CDC Estimates 1.4 Million ED Visits/Year for Those Experiencing Homelessness

Significant differences seen by sex for ED visit characteristics, including arrival by ambulance, diagnoses, chronic conditions
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WEDNESDAY, June 12, 2024 (HealthDay News) -- During 2016 to 2021, an estimated 1.4 million emergency department visits were made per year among people experiencing homelessness, according to a study published online June 11 in the National Health Statistics Reports, a publication from the National Center for Health Statistics.

Susan M. Schappert and Loredana Santo, M.D., M.P.H., from the National Center for Health Statistics in Hyattsville, Maryland, describe emergency department visits by homeless status and sex using data from the 2016 to 2021 National Hospital Ambulatory Medical Care Survey.

The researchers found that about 981,000 and 460,000 emergency department visits were made annually by males and females experiencing homelessness, respectively, during 2016 to 2021. For this population, significant differences by sex were seen for many emergency department visit characteristics, including arrival by ambulance, diagnoses, and chronic conditions. Significant differences were also seen for emergency department visits by males and females experiencing homelessness versus those not experiencing homelessness based on age, geographic region, expected source of payment, primary diagnosis, chronic conditions, and other characteristics.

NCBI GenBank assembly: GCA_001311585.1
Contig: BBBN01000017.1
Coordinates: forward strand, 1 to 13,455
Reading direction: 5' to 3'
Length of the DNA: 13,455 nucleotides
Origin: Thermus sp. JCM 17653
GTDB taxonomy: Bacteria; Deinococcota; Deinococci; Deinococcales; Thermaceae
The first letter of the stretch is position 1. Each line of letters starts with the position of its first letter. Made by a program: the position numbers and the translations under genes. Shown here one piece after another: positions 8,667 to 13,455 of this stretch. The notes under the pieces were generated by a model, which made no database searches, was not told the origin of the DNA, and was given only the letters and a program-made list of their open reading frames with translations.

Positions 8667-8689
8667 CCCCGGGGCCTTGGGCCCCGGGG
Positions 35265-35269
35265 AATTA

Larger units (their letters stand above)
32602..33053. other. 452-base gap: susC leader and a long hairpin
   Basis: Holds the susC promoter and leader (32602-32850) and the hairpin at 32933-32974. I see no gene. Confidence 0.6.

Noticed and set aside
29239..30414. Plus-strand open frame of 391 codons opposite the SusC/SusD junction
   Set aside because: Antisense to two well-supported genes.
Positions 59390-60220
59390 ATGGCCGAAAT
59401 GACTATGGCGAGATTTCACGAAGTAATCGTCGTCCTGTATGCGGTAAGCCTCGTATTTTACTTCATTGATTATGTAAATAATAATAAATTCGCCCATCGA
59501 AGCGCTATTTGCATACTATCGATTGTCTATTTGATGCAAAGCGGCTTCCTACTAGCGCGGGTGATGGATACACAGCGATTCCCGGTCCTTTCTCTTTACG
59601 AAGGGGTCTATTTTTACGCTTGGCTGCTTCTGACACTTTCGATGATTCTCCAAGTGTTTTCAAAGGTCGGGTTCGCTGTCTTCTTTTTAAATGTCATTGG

"Visits by people younger than 18 years or older than 64 accounted for a larger percentage of visits among those not experiencing homelessness," the authors write. "Nearly one-half of emergency department visits by both males and females experiencing homelessness occurred in the West; this is consistent with other literature on people experiencing homelessness."

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